8. 8. 8 Better connected, better business CBI/KPMG infrastructure survey 2012 The infrastructure Exhibit 1 Major government initiatives announced since the first CBI/KPMG infrastructure survey landscape November 2011: Government announces priority infrastructure funding and intention to unlock £20bn of pension fund investment in infrastructure at the Autumn Statement Infrastructure plays a crucial role both as a driver and Update of the National Infrastructure Plan is published, an enabler of economic growth. The building of new setting out a pipeline of over 500 infrastructure projects networks or the upgrading of existing assets creates across a range of infrastructure types growth and jobs during the construction phase before that infrastructure becomes operational, but the December 2011: Water white paper is launched, a vision for benefits of projects are far wider. For businesses, the future water management in the UK right infrastructure can have a dramatic impact on their development, enabling them to gain access to January 2012: Government announces it will press ahead new markets, take advantage of new technologies with proposed High Speed 2 rail link and get closer to their customers, supply chains and competitors. March 2012: Budget 2012 includes an additional £150m to support private sector roll-out of broadband infrastructure As the UK battles to recover from the financial crisis and and a commitment to streamline the planning system for compete successfully for private sector investment in nationally significant infrastructure projects the global economy, the quality and affordability of its infrastructure are of major significance. Yet studies have Launch of pension infrastructure platform (PIP) is confirmed, consistently portrayed our networks as a cause of concern, a joint investment scheme to boost pension fund investment with the OECD’s 2011 Going for growth report concluding that in UK infrastructure under-investment in the UK has led to more congested and less reliable infrastructure compared with other nations.1 National Planning Policy Framework is published, a new policy document setting out principles for the sub-national The coalition government has rightly put the UK’s planning system infrastructure development at the heart of its plan for economic growth (Exhibit 1). In a recent speech, the prime The Prime Minister makes a speech on private investment in minister referred to it as “the magic ingredient” in modern the road network and announces a new feasibility study on life that “affects the competitiveness of every business in funding and ownership the country”, while acknowledging that the standard of UK networks has fallen behind that of its competitors. But with May 2012: Draft Energy Bill is published including measures a pipeline of projects worth over £250bn to 2015 and beyond aimed at reforming the electricity market and less public money available to invest, the government faces a huge challenge in attracting sufficient private finance Plans for a 20-year strategy for the national road network to deliver essential upgrades (Exhibit 2). are announced alongside terms of reference for the new feasibility study It is in this context that our survey gathered views from infrastructure investors, suppliers and users on where July 2012: Consultation is launched on a draft aviation investment in UK infrastructure is most needed and how policy framework, but the key question of capacity is not public policy can improve the standing of the UK as an addressed attractive destination for private investment in infrastructure. Government announces HLOS, bringing £4.2bn of additional investment in new rail projects including the Northern Hub UK guarantees scheme is announced, with the government committing to underwrite private investment in up to £40bn of infrastructure projects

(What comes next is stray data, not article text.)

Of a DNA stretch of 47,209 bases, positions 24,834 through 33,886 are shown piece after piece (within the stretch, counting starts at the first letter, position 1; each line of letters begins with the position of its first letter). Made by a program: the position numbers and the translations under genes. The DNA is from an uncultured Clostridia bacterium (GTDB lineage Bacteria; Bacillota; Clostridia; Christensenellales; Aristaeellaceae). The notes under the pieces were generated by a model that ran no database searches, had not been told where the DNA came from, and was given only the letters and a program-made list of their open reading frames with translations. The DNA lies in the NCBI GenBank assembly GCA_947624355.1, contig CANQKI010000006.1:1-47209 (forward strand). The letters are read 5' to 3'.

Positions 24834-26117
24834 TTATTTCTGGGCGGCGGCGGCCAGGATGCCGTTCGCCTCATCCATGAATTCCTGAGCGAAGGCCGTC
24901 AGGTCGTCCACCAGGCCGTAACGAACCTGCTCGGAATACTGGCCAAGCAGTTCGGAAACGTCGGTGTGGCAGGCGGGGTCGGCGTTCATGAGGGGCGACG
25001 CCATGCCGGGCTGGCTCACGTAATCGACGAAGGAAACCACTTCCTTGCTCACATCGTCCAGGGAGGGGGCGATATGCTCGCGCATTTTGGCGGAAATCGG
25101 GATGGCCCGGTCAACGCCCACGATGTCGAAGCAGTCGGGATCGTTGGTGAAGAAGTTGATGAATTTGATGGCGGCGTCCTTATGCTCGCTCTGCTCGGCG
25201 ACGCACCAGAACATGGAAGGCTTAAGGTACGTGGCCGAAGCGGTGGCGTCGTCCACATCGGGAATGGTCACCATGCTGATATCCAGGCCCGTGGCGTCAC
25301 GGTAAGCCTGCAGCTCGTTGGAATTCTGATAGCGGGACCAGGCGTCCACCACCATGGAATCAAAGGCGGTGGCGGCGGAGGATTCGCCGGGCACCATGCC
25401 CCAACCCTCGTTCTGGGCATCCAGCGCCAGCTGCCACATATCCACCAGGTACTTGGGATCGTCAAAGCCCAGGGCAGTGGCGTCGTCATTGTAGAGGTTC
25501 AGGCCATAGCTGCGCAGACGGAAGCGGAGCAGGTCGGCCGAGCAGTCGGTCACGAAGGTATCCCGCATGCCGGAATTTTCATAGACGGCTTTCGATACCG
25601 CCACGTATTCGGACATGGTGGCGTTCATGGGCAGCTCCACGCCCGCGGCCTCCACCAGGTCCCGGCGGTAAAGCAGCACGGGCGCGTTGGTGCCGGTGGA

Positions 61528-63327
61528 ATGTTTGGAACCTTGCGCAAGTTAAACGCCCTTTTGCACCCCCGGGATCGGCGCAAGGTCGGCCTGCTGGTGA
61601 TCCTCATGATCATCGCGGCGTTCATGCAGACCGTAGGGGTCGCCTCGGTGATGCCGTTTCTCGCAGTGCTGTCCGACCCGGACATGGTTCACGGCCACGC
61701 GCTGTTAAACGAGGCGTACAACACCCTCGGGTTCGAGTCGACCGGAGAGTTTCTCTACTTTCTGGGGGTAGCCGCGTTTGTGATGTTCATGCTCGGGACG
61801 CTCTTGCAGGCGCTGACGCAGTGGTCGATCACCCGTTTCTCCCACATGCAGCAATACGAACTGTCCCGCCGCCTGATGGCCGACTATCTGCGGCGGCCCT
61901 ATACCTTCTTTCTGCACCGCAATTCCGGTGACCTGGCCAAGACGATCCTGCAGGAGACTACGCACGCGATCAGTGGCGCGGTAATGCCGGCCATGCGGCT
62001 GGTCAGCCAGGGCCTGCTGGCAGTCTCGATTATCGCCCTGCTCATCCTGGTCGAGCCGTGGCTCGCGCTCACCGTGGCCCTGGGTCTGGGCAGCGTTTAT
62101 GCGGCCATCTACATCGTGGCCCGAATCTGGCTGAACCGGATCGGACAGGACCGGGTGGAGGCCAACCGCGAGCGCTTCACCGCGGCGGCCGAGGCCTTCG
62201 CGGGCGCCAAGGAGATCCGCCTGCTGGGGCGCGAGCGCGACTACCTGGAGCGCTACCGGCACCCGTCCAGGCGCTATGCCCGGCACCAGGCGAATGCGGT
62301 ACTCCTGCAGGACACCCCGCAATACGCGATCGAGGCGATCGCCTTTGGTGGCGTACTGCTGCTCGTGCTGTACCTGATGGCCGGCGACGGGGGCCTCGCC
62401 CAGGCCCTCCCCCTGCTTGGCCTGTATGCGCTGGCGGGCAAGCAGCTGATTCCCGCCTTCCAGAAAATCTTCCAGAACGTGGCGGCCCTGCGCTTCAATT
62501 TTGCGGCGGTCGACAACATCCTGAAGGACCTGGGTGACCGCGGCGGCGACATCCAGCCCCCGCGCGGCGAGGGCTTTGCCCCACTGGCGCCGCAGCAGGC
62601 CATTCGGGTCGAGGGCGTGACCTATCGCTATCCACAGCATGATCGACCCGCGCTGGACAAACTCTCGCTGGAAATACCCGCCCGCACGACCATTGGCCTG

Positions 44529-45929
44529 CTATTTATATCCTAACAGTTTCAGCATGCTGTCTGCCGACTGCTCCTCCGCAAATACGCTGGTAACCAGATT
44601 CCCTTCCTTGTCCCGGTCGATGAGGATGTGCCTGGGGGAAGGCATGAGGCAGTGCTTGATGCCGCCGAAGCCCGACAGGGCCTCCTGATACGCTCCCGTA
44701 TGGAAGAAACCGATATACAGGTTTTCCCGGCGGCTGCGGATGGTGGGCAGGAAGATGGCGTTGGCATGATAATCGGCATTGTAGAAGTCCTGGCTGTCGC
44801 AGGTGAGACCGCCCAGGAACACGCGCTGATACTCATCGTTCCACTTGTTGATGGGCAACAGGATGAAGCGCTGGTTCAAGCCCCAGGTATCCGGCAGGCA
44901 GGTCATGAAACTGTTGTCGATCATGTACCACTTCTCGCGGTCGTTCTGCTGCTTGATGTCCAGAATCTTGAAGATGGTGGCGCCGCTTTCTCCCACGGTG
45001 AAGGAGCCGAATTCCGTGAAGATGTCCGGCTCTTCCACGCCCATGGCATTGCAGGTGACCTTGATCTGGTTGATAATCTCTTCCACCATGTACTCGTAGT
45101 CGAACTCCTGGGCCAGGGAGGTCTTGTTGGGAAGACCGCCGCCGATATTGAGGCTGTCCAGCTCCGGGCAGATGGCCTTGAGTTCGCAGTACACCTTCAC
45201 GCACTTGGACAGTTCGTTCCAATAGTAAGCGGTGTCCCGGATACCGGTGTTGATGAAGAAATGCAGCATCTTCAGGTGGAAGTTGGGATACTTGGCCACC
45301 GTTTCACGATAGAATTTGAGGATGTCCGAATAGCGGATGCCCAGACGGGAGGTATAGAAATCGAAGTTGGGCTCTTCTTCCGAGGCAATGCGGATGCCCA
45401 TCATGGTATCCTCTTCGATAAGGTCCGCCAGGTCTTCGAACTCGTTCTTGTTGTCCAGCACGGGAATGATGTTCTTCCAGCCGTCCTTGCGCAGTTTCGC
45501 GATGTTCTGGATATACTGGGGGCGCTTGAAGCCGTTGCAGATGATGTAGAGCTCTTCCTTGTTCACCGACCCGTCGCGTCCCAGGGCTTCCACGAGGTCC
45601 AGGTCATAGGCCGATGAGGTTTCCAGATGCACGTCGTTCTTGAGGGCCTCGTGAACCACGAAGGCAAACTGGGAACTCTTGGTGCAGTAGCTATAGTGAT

9. 9. Better connected, better business CBI/KPMG infrastructure survey 2012 99Exhibit 2 Transport • 90% of passenger distance travelled each year on roads • • 46% increase in road traffic volumes by 2035 20,000 miles – length of UK rail network Digital • 36-46% increase in passenger demand for rail expected by 2030 • 68% take-up rate of broadband connections • 20 times more trade done with countries with which the across the UK UK has a direct air link • 58% of the population have access to • 380m passengers a year – expected demand for air superfast fixed-line speeds travel from UK airports by 2050 • 1% of properties without access to mobile 3G internet Water Energy • 3,400 litres of water used per person per day • 9% decrease in level of replenishment of • 374 TWh total electricity supply in 2011 groundwater by 2025 • 9.4% of UK’s electricity delivered from • £98bn of private investment in water renewables networks since 1989 • 20 gigawatts of additional generating capacity needed by 2020 • 40% increase in global energy demand over the next decade Waste • 525kg per capita of municipal waste generated each year • 1.5% of the UK electricity supply comes from waste • 50% of municipal waste sent to landfill each year • 52% of commercial and industrial waste recycled in 2009Sources: DfT, DECC, Environment Agency, Defra, Ofwat, HM Treasury, Ofcom , Frontier Economics